Shipping Out

Mining overseas markets can be treacherous, but entrepreneurs who do a little legwork can strike gold

Mark Finewood had driven past the abandoned textile factories near the Blythewood (S.C.) headquarters of Patterson Fan countless times. But early in 2001, soon after Finewood became Patterson's vice-president for sales and marketing, the shuttered buildings seemed a warning.

True, the 80-employee supplier of high-velocity industrial fans and cooling systems was doing well, with Ford, General Motors, and Target among its customers. Revenues neared $14 million. But a database search showed that potential sales leads had shrunk by a third in the previous five years. If he couldn't keep revenues growing, Finewood feared Patterson Fan might one day share the fate of those empty mills.

Finewood approached company founder and President Vance M. Patterson. With sales opportunities in the U.S. decreasing, they decided it was time to seek customers beyond the borders.

In so doing, Patterson Fan joined about 213,000 small businesses that were exporting in 2001, the most recent year for which figures are available. In fact, about 90% of U.S. companies that export are small businesses, and the bulk of those have fewer than 20 employees, according to a 2001 Commerce Dept. study. Those numbers are expected to stay constant when updated stats appear this summer.

Veterans of foreign shores will tell you that selling abroad comes with plenty of challenges. Exporting can strain a company's resources and staff. Language barriers and local customs can pose problems. And there's the hard-to-anticipate exchange-rate volatility. New exporters often stumble before they hit their stride, and unlike the giants of Corporate America, they don't have the deep pockets necessary to cover too many missteps.

That's not to say there isn't money to be made -- or that small companies can't grow by selling overseas. Despite heightened tensions since the September 11 terrorist attacks and the war in Iraq, the current trade climate offers plenty of opportunity. In the decade since NAFTA was signed, the U.S. has continued to negotiate trade pacts, and more are on the way. Trade officials are available in 150 international cities to offer would-be exporters administrative and logistical support. For the past two years, the dollar has been weak against the euro, enhancing the allure of the European market. And the Internet has made it possible for small businesses to provide support to far-flung customers without busting travel budgets.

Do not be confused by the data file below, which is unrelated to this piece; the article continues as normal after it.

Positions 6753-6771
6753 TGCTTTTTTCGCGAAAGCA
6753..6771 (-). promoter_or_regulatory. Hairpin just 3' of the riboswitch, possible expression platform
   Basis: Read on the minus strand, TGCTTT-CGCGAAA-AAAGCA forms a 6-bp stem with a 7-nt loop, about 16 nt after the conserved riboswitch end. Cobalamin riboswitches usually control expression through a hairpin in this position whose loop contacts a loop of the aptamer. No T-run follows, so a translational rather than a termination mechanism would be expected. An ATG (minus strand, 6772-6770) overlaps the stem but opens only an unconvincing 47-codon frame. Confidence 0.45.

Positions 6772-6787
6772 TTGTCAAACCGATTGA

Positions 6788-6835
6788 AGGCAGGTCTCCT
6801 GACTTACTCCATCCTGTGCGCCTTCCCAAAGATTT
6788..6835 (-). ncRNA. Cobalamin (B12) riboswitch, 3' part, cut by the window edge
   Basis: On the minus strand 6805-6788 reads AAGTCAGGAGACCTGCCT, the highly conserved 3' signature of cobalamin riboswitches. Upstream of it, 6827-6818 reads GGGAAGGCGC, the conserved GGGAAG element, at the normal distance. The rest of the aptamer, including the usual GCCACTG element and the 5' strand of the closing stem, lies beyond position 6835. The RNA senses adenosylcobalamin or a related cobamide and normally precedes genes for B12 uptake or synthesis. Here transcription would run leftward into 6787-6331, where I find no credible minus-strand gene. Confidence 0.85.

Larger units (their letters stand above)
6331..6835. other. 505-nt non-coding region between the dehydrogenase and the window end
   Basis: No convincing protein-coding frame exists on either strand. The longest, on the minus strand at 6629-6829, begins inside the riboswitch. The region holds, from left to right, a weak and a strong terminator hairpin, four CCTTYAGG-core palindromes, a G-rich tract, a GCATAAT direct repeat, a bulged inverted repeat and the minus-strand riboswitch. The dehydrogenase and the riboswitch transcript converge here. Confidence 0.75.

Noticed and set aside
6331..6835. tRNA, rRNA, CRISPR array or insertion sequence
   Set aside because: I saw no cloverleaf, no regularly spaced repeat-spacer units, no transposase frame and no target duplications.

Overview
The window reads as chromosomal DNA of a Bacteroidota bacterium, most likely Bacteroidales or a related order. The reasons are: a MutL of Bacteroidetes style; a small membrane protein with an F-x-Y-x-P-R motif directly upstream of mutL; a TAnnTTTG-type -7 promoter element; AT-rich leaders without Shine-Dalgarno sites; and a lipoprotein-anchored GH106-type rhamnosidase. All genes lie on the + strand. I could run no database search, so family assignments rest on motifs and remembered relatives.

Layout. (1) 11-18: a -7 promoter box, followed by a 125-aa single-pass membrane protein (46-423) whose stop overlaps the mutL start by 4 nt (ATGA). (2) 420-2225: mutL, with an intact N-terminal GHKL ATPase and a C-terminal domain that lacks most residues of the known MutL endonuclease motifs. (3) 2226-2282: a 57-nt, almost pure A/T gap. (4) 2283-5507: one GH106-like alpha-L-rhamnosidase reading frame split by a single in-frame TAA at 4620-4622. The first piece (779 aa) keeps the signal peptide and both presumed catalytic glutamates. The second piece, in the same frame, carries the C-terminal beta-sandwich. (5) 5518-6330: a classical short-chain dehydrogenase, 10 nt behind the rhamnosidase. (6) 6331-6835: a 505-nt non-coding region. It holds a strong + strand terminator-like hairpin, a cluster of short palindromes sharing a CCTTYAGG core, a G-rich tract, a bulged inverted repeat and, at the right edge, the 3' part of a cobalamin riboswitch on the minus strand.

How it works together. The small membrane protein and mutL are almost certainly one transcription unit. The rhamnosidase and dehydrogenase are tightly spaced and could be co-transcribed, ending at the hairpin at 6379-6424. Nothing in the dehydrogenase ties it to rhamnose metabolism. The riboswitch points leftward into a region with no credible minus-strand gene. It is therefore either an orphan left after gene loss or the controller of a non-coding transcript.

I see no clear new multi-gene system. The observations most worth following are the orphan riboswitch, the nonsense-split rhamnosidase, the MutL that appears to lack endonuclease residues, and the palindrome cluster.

Succeeding abroad comes down to a single rule: Be prepared. Before you hop on a plane, determine the right market for your company and think about how you'll service overseas customers. Then you'll want to consider potential partners and work out the nuts and bolts of distribution. Above all, keep an open mind: You may have to adjust your selling strategy, or even your product, to lure new customers.

THE VISION THING. In September, 2001, Patterson Fan's Finewood flew to Mexico. The country's proximity, warm climate, and NAFTA status were appealing, of course, but Mexico had something else going for it: Several of Patterson's customers had moved some of their operations south of the border. Finewood had a couple of referrals that he hoped would lead to fast deals. But potential clients in Mexico didn't see a compelling need for fans in a country where hot weather is considered a fact of life. Finewood, who doesn't speak Spanish, had more trouble communicating than he expected. As he puts it: "We bombed."

James Morrison, president of the Small Business Exporters Assn. in Washington, D.C., says small business owners are often discouraged when their first forays abroad flop. Too many are following hunches instead of the kind of sound business strategy that got their companies going in the first place. Would-be exporters first must assess the need for their product or service in a potential market -- something that Morrison says many entrepreneurs overestimate. Likewise, don't try to conquer customers from Rome to Edinburgh in a day. "Look at a few markets where you'll have success rather than trying to sell throughout Europe," says Benson Smith, a consultant with the Gallup Organization in Atlanta and the co-author of the book Discover Your Sales Strengths (Warner Business Books, 2003).